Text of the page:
Recovery, Survival, & Forgiveness: On Aimee Ross’ ‘Permanent Marker’

Melissa Grunow
Aug 5, 2018 · 3 min read

Ross’ recovery memoir has moments of surprise wit, compassion, and forgiveness, even for those who may not seem to deserve it.

Image: KiCam Projects.

“I wanted that happily ever after; I really did. But I didn’t feel it anymore. And I couldn’t keep my promises any longer. I hurt someone I cared about. He threw his wedding ring at the wall. The cruel metallic clink still haunted me.”

“Time: The only thing that could heal a broken heart, the only thing that could heal a broken body. Also the only thing that could heal a broken appearance.

I had plenty of it.”

“When the writer has given the traumatic experience a structure and meaning, not only are the emotions drawn from the experiences more manageable, but the story most likely then has a resolution, or ending, which eases the trauma.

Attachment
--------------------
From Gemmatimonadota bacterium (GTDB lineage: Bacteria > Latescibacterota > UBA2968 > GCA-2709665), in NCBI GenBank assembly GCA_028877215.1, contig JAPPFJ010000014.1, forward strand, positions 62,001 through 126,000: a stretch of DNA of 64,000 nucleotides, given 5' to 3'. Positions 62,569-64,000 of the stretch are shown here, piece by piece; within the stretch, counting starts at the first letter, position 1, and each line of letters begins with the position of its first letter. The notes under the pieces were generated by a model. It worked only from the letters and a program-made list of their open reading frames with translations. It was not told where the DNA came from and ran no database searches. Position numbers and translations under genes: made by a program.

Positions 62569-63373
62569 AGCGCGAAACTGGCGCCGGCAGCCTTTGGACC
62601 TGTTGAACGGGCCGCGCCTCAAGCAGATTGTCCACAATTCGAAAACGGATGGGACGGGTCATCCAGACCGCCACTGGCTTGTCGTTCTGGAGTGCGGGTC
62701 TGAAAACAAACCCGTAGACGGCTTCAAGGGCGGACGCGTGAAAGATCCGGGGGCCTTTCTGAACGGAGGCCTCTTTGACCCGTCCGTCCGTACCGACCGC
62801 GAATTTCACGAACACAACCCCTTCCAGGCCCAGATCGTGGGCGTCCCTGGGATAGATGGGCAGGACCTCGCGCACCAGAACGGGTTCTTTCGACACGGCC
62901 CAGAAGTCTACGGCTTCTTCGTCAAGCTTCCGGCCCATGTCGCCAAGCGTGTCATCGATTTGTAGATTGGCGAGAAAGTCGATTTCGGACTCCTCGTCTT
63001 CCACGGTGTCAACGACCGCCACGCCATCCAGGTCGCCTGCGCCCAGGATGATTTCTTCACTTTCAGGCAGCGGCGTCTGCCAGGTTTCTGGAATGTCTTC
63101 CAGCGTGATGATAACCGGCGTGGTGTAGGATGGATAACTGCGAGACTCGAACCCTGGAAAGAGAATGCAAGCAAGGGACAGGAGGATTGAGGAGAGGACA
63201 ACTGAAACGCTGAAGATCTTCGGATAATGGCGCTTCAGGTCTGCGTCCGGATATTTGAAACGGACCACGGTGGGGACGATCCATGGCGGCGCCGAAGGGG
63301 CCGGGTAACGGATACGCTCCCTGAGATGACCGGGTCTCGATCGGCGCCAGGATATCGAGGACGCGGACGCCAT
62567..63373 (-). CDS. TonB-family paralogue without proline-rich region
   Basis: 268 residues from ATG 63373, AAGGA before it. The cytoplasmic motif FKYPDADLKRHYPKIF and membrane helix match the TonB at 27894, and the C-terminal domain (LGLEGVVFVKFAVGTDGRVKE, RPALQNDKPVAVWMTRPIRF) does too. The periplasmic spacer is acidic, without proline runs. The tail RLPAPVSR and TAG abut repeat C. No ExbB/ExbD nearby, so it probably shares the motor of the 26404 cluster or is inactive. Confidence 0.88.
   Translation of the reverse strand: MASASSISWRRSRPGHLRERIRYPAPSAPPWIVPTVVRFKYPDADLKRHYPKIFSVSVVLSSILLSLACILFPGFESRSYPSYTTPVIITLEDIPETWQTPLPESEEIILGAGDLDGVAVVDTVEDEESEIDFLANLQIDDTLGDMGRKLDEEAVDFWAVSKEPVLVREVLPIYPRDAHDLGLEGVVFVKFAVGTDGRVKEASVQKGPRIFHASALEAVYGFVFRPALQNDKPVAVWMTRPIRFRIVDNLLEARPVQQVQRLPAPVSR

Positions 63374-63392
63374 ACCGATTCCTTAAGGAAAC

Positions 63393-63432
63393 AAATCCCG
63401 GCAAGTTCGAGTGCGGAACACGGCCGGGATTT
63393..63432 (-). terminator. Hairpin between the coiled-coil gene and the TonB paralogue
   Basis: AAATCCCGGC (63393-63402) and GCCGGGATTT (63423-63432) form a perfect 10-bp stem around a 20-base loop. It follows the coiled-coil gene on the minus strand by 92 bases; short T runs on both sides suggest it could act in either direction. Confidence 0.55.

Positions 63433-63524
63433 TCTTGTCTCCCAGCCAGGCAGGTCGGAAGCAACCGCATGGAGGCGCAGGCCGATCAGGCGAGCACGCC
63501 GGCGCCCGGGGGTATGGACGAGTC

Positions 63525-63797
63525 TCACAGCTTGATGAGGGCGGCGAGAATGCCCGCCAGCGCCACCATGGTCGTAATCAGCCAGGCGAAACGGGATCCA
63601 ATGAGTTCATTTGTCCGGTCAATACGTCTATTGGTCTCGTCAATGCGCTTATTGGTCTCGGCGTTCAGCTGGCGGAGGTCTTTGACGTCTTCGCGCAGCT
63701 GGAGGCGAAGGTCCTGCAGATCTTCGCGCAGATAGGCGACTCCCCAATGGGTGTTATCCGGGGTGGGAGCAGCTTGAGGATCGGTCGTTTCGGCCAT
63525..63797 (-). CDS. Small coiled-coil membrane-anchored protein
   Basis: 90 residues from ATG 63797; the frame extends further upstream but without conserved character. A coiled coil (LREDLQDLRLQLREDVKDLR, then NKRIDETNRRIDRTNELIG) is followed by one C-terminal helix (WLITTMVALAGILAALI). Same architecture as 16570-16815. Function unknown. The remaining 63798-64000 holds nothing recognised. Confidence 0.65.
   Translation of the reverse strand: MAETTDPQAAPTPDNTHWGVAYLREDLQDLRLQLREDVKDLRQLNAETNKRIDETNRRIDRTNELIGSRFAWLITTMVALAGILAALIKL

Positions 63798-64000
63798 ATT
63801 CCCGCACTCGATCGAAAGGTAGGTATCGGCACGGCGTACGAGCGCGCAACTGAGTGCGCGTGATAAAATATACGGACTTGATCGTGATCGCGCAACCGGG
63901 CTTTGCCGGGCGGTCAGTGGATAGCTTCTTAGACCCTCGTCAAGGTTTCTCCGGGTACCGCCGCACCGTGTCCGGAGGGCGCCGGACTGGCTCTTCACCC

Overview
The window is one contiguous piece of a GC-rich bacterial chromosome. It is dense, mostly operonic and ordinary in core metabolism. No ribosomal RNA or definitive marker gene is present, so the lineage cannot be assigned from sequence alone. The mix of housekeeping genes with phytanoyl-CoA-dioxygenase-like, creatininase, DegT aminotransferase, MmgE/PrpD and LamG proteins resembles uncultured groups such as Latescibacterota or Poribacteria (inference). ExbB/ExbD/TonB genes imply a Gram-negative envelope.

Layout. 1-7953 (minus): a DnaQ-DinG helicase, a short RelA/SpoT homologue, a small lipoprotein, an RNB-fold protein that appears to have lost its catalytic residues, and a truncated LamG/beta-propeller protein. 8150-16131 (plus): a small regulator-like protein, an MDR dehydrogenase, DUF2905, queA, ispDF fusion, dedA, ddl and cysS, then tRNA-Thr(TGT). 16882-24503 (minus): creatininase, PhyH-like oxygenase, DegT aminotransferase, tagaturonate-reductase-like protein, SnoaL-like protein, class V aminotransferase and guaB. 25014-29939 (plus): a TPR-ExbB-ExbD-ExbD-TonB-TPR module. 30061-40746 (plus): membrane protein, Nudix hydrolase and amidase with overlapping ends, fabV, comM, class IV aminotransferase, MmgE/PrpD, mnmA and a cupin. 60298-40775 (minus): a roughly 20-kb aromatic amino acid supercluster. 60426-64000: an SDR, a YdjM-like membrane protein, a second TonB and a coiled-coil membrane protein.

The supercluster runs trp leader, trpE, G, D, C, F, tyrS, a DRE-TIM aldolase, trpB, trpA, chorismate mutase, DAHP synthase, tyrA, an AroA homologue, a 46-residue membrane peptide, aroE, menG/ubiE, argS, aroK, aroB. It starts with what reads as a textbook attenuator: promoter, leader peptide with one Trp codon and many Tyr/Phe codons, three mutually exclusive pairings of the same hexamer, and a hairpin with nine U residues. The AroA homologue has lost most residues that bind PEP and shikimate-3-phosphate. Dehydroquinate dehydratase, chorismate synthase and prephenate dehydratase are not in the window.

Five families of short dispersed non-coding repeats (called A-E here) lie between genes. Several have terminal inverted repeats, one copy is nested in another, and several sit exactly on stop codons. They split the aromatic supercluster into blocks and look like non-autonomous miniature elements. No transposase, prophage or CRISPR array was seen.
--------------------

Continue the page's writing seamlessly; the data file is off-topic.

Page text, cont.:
The process worked for me.”

MELISSA GRUNOW is the author of Realizing River City (Tumbleweed Books, 2016) and I Don’t Belong Here, forthcoming from New Meridian Arts Press in fall 2018. Her work has appeared in Creative Nonfiction, River Teeth, The Nervous Breakdown, New Plains Review, Blue Lyra Review, and elsewhere. Find her at her website.

The Coil

Literature to change your lightbulb.

The Coil

Literature to change your lightbulb.

Melissa Grunow

Written by

Author of REALIZING RIVER CITY: A MEMOIR (2016) and I DON’T BELONG HERE: ESSAYS (2018), book reviewer, word nerd. www.melissagrunow.com #amwriting

The Coil

Literature to change your lightbulb.